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Shipping & Logistics

Naivasha SGR starts operations amid viability concerns

Chinese workers inspect the Nairobi-Naivasha SGR line
Chinese workers inspect the Nairobi-Naivasha SGR line. FILE PHOTO | NMG 

As the second phase of the Standard Gauge Railway (SGR) opens Wednesday, questions abound on its viability even as uncertainty remains over the funding to complete last phase to Ugandan border in order to make it commercially viable.

The launch today will only be for passengers with cargo expected to be introduced later.

The Chinese funding for the last phase of the SGR to Malaba had been pegged on the willingness by Uganda to build its part from the Kenyan border to Kampala. However, Uganda seems to have hit a snag in terms of funding after China turned down their proposal, forcing the landlocked neighbour to start rehabilitating its metre gauge railway.

Cargo brings the bulk of revenue for the Kenya Railway and with incomplete phase, it makes it difficult for the government to recoup money to pay Sh150 billion loan spent on this section alone as the volumes of goods will be inadequate.

“The government has apparently put money on something that do not have viability at the moment. The essence of the second phase of SGR was to serve businesses at the proposed industrial park in Naivasha, but at the moment we do not know how far the plans have moved,” economist Toni Watima told Digital.

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Mr Watima said carrying passengers on the SGR was just a second thought as the types of trains being used to ferry them are meant for freight services. The economist argued that there are no sufficient volumes of goods at the moment to break even for the Sh150 billion that was spent on that route.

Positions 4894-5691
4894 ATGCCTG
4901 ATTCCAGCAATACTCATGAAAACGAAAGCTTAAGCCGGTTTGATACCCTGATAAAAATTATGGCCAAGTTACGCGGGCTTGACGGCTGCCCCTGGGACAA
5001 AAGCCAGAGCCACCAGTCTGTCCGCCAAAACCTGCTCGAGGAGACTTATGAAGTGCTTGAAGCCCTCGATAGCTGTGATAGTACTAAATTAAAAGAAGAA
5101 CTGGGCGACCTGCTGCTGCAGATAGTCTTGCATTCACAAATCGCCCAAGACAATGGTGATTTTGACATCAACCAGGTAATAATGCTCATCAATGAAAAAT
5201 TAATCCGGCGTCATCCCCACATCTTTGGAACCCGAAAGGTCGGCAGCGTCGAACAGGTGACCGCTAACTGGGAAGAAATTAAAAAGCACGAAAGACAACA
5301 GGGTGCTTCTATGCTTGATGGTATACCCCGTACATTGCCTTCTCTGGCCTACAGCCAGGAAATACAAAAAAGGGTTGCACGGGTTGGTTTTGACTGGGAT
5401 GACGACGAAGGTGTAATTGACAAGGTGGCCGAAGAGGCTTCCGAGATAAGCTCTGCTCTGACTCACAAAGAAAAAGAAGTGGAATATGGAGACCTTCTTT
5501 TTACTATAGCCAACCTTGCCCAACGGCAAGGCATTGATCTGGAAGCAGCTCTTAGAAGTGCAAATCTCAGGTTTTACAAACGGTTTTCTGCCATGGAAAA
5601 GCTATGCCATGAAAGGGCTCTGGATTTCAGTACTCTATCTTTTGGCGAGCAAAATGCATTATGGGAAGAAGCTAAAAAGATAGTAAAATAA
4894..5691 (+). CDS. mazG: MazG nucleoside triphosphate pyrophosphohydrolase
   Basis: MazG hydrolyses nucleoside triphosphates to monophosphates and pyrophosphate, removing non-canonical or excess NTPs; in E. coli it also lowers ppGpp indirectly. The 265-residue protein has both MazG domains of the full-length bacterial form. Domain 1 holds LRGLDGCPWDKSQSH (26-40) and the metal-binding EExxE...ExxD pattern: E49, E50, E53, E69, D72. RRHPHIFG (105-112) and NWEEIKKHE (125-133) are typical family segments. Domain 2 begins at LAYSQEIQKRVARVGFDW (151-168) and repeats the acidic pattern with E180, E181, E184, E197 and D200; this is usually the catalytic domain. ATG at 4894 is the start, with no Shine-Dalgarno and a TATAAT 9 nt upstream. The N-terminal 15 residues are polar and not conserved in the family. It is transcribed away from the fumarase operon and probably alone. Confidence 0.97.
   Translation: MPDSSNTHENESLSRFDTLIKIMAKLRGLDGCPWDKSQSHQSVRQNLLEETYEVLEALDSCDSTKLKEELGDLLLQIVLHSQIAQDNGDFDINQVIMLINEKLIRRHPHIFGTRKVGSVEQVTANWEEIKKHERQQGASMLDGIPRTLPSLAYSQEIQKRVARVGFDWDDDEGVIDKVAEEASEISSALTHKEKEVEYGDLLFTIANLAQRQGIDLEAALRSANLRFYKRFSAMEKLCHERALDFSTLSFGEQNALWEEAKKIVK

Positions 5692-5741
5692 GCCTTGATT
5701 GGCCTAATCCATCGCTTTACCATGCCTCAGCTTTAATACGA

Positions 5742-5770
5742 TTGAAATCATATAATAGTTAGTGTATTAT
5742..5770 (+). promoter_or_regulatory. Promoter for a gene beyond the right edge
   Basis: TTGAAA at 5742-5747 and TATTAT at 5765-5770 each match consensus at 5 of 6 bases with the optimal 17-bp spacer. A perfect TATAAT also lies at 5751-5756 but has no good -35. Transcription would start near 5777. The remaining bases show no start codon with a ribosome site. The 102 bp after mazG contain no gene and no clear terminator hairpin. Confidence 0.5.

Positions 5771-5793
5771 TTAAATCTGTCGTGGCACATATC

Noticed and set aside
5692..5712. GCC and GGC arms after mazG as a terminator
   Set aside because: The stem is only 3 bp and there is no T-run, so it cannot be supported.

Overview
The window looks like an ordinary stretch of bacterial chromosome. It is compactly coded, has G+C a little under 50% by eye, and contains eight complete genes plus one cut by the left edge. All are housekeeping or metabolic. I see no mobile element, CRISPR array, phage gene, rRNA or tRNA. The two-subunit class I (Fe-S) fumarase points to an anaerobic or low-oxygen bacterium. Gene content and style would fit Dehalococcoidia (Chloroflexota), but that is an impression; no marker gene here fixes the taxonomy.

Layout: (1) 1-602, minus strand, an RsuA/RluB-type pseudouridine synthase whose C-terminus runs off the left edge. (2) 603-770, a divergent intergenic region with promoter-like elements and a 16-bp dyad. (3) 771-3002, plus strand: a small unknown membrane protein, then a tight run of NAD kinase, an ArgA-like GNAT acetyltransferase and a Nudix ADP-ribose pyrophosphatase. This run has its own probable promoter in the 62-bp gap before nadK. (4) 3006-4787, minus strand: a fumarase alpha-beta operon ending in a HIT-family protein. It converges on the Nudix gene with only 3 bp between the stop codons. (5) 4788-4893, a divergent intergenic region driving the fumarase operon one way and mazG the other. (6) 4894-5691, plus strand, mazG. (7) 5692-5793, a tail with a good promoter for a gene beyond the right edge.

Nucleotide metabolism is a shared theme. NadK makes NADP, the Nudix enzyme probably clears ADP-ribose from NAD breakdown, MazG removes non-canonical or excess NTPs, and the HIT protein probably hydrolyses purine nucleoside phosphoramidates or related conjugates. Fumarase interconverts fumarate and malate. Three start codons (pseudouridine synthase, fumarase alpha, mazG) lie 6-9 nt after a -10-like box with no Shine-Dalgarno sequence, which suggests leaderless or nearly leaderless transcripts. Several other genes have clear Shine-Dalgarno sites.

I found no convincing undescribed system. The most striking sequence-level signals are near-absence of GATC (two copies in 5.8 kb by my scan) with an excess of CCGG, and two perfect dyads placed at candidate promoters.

At the same time, the route is unlikely to be popular with travellers especially given the last mile connection that would require additional expenses for commuters.

The Naivasha SGR has stations at Rongai, Suswa in Narok and Mai Mahiu in Naivasha.

Recently, President Uhuru Kenyatta said Kenya would allocate 10 acres to South Sudan at the Inland Container Depot at the Naivasha Industrial Park to ease movement of goods to the neighbouring nation.

The port will see South Sudan cut on the journey it makes to Mombasa to collect and clear goods destined to Juba as this can be done at the dry port. Also in March this year, the government announced that it would give land to Uganda for construction of a dry port in Naivasha.

Uganda is the biggest market for Kenyan goods and the biggest client to the Port of Mombasa, especially for transit cargo, ahead of Democratic Republic of Congo (DRC), South Sudan and Rwanda.

But until the dry ports and industrial park are put in place, there will be inadequate cargo destined to western part of the country.

The plans of putting up a dry port in Naivasha gained momentum last month after the cabinet approved Sh6.9 billion. The funds will also be used in construction of the railway marshalling yard, logistics zone and public utility area.

Gilbert Lagat, chief executive officer of the shippers council, said the dry ports have to be efficient to succeed.

“Shipper have no problem with ports anywhere. The determinant for us is the cost and efficiency in handling our consignments,” said Mr Langat.

SGR is part of the northern corridor transport network, which connects the Port of Mombasa to the neighbouring landlocked countries of Uganda, Rwanda, Burundi and South Sudan.

Kenya has been banking on the Kisumu port to serve regional countries in the event the country lacks funds to extend the railway to Malaba.

Kisumu port is estimated to cost about Sh14 billion, and the Treasury will need to secure about Sh350 billion for the Naivasha-Kisumu section of the SGR.

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